In more recent times, Rosetti and Bogousslavsky wrote that Dostoevsky suffered from left mesial temporal sclerosis with complex partial and secondary generalized seizures, and the course was relatively benign. [22] Baumann et al., have written that Dostoevsky showed certain curious features in the style and language in his literary works. [23] They felt that it was

"Nervous, tense, and impulsive. His phrases are sometimes long and complicated, containing a fanciful conglomeration of colloquial words and expressions, official, journalistic and scientific terms, and slips of the tongue, foreign words, names and quotations... Dostoevsky's favorite word was "vdrug," meaning "suddenly." A lot of events in his novels begin suddenly, without preparations and explanations - like seizures... He wrote in a meticulous manner, using every empty space of a sheet. His style showed a tendency toward extensive, and in some cases, compulsive writing and the writings were often concerned with moral, ethical or religious issues. This may reflect a syndrome of interictal behavior changes that was described in temporal lobe epilepsy by Waxman and Geschwind... There is no doubt that Dostoevsky's writing witnesses a large awareness of and sometimes even obsession with religious, philosophical, and emotional questions as well as questions of guilt."

As a matter of fact, Dostoevsky was gripped by an intense feeling of guilt and felt that many of his vices and wrong-doings went unnoticed by the people around him. [1],[24] Yarmolinsky, an authority on Dostoevsky described his personality as "super-sensitive, misanthropic, of unstable disposition, marked by hypochondria, a strong religiosity with God as his central obsession, and a tendency to take refuge from reality in a dream world" [25] and in another volume he further wrote about some unmistakable traits in his character namely, "marked irritability, fits of anger, a large capacity for hatred, all earmarks of an aggressive - destructive disposition." The latter characteristics are typical of some patients with temporal lobe epilepsy. [26],[27],[28] In later years, the frequency of his seizures abated but he seemed to hallucinate at times, particularly after emotionally exhausting situations and Landolt, the neurologist has raised the important question of "forced normalization" or increase in the manifestation of psychic symptoms with the diminution in the intensity or frequency of seizures. [29]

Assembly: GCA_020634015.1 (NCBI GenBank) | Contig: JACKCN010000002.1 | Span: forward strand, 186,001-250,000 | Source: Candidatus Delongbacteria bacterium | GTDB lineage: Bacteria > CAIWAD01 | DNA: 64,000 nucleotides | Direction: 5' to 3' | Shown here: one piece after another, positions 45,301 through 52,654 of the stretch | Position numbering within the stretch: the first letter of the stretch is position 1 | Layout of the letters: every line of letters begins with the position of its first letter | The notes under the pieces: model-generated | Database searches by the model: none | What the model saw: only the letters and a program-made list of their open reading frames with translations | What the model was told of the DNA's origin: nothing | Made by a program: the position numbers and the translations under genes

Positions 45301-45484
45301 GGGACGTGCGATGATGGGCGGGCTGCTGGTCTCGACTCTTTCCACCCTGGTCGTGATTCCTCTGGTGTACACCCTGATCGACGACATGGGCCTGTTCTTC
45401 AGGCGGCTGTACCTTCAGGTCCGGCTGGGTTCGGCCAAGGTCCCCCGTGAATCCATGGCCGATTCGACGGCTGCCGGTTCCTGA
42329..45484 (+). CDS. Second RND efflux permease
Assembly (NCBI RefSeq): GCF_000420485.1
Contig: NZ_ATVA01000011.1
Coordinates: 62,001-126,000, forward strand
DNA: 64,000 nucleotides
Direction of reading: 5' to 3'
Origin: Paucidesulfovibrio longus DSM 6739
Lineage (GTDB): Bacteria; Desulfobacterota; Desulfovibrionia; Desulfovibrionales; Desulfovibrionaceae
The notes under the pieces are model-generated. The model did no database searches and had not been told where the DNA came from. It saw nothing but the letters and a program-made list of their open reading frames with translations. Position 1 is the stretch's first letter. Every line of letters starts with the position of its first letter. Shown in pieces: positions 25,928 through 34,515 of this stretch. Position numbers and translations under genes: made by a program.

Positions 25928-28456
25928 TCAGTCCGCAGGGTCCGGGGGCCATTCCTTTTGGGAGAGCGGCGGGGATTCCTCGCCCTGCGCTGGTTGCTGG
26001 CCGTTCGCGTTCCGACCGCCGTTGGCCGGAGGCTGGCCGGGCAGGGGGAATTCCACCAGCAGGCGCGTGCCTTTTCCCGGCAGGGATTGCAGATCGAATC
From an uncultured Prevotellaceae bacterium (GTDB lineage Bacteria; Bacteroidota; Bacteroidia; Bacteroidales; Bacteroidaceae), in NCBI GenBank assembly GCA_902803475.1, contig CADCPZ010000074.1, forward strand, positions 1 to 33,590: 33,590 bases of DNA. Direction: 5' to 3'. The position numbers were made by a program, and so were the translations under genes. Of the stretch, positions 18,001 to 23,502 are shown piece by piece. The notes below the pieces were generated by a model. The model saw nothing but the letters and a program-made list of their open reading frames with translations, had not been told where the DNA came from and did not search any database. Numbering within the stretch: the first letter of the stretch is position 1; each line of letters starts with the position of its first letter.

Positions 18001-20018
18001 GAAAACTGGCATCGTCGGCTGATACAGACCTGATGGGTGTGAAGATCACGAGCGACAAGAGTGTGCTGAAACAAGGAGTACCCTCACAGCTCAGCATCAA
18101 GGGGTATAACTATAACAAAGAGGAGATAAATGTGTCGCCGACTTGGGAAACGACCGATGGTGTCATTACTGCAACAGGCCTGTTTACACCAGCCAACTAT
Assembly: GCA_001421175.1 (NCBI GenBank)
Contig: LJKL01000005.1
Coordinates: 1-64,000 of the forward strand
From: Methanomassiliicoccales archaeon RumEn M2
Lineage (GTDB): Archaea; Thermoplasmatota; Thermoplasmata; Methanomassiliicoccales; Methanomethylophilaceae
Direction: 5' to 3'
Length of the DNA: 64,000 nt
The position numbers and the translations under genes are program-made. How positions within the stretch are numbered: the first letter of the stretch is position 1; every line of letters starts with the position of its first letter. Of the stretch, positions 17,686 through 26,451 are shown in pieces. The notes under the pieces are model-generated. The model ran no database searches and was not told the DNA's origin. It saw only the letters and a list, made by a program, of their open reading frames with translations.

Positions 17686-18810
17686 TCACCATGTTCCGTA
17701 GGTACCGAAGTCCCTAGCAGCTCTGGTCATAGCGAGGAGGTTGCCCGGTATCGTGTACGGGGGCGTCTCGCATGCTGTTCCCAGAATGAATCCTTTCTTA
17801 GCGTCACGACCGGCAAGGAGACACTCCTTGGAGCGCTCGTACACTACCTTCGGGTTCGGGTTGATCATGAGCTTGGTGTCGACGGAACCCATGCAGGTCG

Some authors believe that Dostoevsky suffered from localization-related cryptogenic epilepsy and the first physician to note his seizure was Dr. Stefan Ianovsky with whom Dostoevsky built a life-long camaraderie. Ianovsky wrote, "As soon as I approached the Haymarket Square, I saw Fyodor Mikhailovich. He was bareheaded, his coat was unbuttoned, and his tie was loosened. Some officer in a military uniform was supporting him by the elbow." [2],[30] Nikolay Strakhov witnessed one such attack and he wrote, "This fit of illness was not very strong. He trembled, his whole body beat with the convulsions, and in the corner of his mouth, there appeared flakes of foam…" [2] It is evident that with time Dostoevsky gained in knowledge about epilepsy and the subtleties of the condition were depicted in a more succinct and sensitive manner in his later novels. [2]

In the final analysis, what did Dostoevsky suffer from? The available body of literature has done little to investigate and settle the issue; on the contrary, it has rendered the matter nebulous and vexing. Opinions are too many, too diverse, and far too confusing. Yet, there can be little doubt that he suffered from some sort of epileptiform disorder. Freud's contention of "hystero-epilepsy" stands nullified in the light of later works, though DeToledo has categorically stated that Dostoevsky was well aware of the advantages of feigning seizures, and Smerdyakov, the chief character in 'The Brothers Karamazov' openly admitted that shamming was advantageous in certain situations. On the other hand, accounts of Nikolay Strakhov, his friend, Anna Grigorievna, his second wife, and other accounts almost compellingly suggest that he suffered from an organic seizure disorder. The important issue that Dostoevsky experienced "ecstatic aura" is debated by a number of researchers while some again attest the existence of this extremely rare variety of epileptic aura. What William Gordon Lennox, a world authority on epilepsy, said is especially noteworthy, "A given person may suffer from both of these disorders (hysteria and epilepsy), separately or perhaps as a hybrid phenomenon" and John M. Sutherland and Mervyn J. Eadie said, "Epilepsy and a hysterical reaction may co-exist as two separate etiologically unrelated entities in one individual."